However, as to skates, newer materials have been adopted only to a small extent despite the fact that there could be reason to assume that low equipment weight for example could contribute to improved records in speed-skating and permit faster movements during ice-hockey and bandy playing and figure skating.

It is known that skates for figure skating, bandy, ice-hockey and speed skating as well as roller skates for use by skaters during training may have a leather shoe connected to a metal base part. This base part may comprise one or more metal plates contacting the sole of the shoe and riveted thereto. To the metal plates there may be fastened by brazing, spot welding or the like, metal sections extending downwards, and the lower end portion thereof may in a a similar way be connected to a metal section extending generally parallel to the sole, to which section is fastened a further metal section or runner adapted to glide on ice, or a number of wheel axles with wheels.

This design has existed unchanged for a very long time in spite of changes proposed for example known skates for speed skating seem to be too heavy, render little support to the foot and offer large air resistance.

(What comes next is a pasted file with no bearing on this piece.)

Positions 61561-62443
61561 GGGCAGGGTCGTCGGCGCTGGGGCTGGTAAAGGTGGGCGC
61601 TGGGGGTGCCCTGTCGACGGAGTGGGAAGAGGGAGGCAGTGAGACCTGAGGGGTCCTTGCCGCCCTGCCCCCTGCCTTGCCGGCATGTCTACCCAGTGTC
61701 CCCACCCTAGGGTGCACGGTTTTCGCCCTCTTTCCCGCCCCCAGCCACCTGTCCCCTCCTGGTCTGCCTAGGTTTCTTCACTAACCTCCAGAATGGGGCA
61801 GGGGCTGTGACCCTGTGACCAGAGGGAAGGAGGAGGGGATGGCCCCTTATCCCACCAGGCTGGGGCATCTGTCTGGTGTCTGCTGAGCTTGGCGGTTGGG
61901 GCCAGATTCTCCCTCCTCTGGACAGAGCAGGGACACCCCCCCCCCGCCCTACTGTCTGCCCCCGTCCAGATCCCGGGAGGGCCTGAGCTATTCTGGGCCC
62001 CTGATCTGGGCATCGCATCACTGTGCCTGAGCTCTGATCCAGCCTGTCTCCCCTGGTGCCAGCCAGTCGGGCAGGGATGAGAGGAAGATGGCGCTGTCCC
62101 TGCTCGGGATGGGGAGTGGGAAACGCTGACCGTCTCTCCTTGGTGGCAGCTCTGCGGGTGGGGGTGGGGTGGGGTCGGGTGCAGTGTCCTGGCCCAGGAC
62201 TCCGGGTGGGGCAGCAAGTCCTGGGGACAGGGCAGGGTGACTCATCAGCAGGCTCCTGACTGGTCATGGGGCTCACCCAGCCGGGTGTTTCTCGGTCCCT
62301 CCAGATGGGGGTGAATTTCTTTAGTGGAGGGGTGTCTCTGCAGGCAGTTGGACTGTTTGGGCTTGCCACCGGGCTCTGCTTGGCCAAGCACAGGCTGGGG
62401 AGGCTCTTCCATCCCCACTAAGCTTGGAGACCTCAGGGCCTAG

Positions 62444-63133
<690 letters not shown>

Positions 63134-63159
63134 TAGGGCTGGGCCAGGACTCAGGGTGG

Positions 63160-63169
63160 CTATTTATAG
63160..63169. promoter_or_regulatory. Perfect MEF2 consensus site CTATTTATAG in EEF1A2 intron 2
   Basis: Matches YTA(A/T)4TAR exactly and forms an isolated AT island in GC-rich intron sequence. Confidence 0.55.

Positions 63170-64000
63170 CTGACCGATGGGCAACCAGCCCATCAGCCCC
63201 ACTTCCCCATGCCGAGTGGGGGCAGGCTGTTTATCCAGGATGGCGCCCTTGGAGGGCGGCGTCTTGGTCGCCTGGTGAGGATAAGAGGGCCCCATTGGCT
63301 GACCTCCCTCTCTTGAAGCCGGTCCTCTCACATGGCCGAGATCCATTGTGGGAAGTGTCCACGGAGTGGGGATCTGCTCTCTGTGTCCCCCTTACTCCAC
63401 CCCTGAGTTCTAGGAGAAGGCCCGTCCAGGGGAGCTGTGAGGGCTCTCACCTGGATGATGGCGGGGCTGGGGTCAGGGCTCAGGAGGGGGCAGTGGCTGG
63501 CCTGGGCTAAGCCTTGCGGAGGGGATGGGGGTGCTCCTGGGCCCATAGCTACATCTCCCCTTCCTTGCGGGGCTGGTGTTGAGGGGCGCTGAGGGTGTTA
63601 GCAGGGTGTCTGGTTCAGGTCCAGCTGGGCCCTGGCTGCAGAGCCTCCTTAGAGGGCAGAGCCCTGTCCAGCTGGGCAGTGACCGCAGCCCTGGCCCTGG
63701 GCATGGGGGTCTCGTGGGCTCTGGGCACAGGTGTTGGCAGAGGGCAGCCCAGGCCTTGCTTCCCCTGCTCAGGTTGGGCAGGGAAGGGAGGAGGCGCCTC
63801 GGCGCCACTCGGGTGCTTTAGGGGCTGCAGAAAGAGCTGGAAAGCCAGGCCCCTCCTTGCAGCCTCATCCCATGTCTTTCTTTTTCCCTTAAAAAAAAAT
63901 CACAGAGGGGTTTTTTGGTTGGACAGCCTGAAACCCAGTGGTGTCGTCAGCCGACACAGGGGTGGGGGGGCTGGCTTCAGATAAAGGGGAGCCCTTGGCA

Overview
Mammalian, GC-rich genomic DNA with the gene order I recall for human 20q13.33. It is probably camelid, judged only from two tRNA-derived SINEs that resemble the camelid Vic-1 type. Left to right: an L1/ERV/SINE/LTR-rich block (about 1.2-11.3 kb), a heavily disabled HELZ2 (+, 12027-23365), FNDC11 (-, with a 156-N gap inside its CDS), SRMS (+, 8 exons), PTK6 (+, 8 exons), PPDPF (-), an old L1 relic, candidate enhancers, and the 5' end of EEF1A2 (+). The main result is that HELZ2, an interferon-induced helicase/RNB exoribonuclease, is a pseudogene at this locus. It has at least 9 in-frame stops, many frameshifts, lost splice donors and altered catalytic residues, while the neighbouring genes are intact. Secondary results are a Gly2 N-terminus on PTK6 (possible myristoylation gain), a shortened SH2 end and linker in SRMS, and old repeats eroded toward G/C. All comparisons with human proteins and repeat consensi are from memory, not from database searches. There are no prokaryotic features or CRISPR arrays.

Further, there exist ice-hockey skates where the shoe portion is made of solid, cast plastic and where a conventional metal base part is cast into the sole portion. Skates of this type are not lighter than previously known skates, but they probably offer better protection of the feet of the players against blows and kicks to the feet during games.

BRIEF SUMMARY OF THE INVENTION

The purpose of the invention is to provide a skate which is not burdened with the above-mentioned disadvantages.

This is accomplished by the skate according to the invention having a shoe portion, a ground touching device and a transition portion which connects the ground touching device to the shoe portion. The shoe portion and the transition portion are made in one piece and form a shell of a sandwich construction with a core made of foam plastic and outer layers made of plastic reinforced with glass or carbon fibers. The ground touching device may be a metal section fastened by glue in a downwards opening groove formed in the transition portion and adapted to glide on ice, or rollers arranged in the groove and adapted to rotate about respective shafts fastened to the transition portion. There is thus provided a very light skate which renders good support to the foot and has little resistance.